THURSDAY, JANUARY 9, 2014
Nevada U. S. Attorney’s Office Collects $18 Million In 2013
LAS VEGAS, Nev. – U.S. Attorney Daniel G. Bogden announced today that the Nevada U.S. Attorney’s Office collected $18 million in Fiscal Year (FY) 2013 related to criminal, civil and asset forfeiture actions. Of this amount, $10.5 million was collected in criminal actions, $1.6 million was collected in civil actions, and $5.9 million was collected in criminal and civil forfeitures.
Additionally, the District of Nevada worked with other U.S. Attorney’s Offices and components of the Department of Justice to collect an additional $1.9 million in cases pursued jointly with these offices. This additional shared amount was collected in civil actions.
“The collection of monetary penalties in federal litigation is a critical aspect of our work that frequently gets overlooked,” said U.S. Attorney Bogden. “These collections are used to help crime victims and for a variety of other law enforcement purposes. Our FY 2013 collections exceeded our total appropriated budget for our office by almost three times.”
Attorney General Eric Holder announced today that nationally the Justice Department collected approximately $8.1 billion in civil and criminal actions in the fiscal year ending Sept. 30, 2013. The more than $8 billion in collections in FY 2013 represents nearly three times the appropriated $2.76 billion budget for the 94 U.S. Attorney’s offices and the main litigating divisions in that same period.
“The Department’s enforcement actions help to not only ensure justice is served, but also deliver a valuable return to the taxpayer,” said Attorney General Holder. “It is critical that Congress provide the resources necessary to match the Department’s mounting caseload. As these figures show, supporting our federal prosecutors is a sound investment.”
An example of a recent case in which the U.S. Attorney’s Office for the District of Nevada collected a significant amount of money is United States v. Richard Young. Young, of Lewistown, Montana, was convicted following a jury trial in March 2011 of various fraud offenses including conspiracy to commit wire fraud, wire fraud, money laundering, and securities fraud. Young deceived more than 1,400 persons into investing more than $16 million in a fraudulent securities trading business which was nothing more than an elaborate Ponzi scheme. Young was sentenced in December 2011 to 25 years in prison and ordered to pay $13.3 million to the victims. Young’s sentence also included a forfeiture order by which multiple items of real and personal property were forfeited to the United States, including tractor-trailers, several homes and business properties in Lewistown, bank accounts holding over $500,000, and multiple cars, tools, furnishings, and business equipment. The forfeited properties were liquidated and yielded approximately $1.12 million. Pending approval from the Department of Justice Asset Forfeiture and Money Laundering Section, those monies will be used to pay the victims of Mr. Young’s crimes in partial satisfaction of the restitution order.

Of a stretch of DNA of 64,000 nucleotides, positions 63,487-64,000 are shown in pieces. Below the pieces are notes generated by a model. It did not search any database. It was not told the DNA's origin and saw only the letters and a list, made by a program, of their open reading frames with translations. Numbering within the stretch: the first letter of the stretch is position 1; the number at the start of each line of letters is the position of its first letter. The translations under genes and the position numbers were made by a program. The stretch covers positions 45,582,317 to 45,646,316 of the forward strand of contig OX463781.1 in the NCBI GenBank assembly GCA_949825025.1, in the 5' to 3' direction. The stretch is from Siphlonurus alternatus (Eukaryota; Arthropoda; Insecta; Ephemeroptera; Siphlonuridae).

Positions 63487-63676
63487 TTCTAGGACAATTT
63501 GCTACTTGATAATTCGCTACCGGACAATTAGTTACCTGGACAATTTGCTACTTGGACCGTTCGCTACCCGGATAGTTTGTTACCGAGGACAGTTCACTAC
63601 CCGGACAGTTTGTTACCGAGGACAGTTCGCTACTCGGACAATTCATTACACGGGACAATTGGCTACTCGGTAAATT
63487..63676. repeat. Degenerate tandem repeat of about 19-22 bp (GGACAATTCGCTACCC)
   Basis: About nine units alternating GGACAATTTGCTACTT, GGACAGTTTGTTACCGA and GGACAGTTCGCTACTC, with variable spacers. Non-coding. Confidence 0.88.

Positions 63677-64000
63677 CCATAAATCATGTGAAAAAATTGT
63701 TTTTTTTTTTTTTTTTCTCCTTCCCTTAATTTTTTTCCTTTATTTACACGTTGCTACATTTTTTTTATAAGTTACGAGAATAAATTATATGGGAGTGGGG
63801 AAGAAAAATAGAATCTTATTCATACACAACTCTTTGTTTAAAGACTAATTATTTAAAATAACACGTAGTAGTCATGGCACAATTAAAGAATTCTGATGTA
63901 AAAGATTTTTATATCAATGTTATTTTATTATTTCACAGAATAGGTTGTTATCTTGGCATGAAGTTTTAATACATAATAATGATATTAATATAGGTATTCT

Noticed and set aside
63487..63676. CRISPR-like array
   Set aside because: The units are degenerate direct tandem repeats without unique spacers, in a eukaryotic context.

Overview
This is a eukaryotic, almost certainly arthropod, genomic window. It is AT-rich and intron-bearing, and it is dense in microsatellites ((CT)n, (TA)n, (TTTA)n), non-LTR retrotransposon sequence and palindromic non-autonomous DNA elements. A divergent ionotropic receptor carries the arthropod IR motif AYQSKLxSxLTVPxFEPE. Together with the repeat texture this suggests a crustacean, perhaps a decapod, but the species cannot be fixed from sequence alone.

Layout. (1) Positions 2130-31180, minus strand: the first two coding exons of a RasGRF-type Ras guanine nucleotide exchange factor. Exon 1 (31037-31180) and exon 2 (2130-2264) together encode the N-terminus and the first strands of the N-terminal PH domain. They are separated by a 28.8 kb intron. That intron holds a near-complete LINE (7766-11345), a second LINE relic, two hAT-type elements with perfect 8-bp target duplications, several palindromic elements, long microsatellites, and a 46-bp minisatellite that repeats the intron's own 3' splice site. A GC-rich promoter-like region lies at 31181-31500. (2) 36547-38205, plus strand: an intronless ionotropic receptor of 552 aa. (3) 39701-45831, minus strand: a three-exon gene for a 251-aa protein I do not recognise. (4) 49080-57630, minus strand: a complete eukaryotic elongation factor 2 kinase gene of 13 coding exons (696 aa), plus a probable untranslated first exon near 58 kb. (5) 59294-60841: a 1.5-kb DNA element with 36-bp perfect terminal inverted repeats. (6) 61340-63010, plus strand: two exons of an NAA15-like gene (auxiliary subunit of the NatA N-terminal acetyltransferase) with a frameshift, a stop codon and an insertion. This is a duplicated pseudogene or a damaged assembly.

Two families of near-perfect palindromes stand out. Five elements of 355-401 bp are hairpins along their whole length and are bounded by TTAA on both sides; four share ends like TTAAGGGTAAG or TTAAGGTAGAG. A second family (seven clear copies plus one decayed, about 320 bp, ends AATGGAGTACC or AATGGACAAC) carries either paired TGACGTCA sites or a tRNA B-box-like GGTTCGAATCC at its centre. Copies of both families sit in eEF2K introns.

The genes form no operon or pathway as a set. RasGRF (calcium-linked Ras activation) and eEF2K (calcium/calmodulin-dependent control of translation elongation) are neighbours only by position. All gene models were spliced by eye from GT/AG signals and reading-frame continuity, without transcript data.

The U.S. Attorneys’ Offices, along with the department’s litigating divisions, are responsible for enforcing and collecting civil and criminal debts owed to the U.S. and criminal debts owed to federal crime victims. The law requires defendants to pay restitution to victims of certain federal crimes who have suffered a physical injury or financial loss. While restitution is paid to the victim, criminal fines and felony assessments are paid to the department’s Crime Victims’ Fund, which distributes the funds to state victim compensation and victim assistance programs. Forfeited assets are deposited into the Department of Justice Assets Forfeiture Fund and are used to restore funds to crime victims and for a variety of law enforcement purposes.The largest civil collections were from affirmative civil enforcement cases, in which the United States recovered government money lost to fraud or other misconduct or collected fines imposed on individuals and/or corporations for violations of federal health, safety, civil rights or environmental laws. In addition, civil debts were collected on behalf of several federal agencies, including the U.S. Department of Housing and Urban Development, Health and Human Services, Internal Revenue Service, Small Business Administration and Department of Education.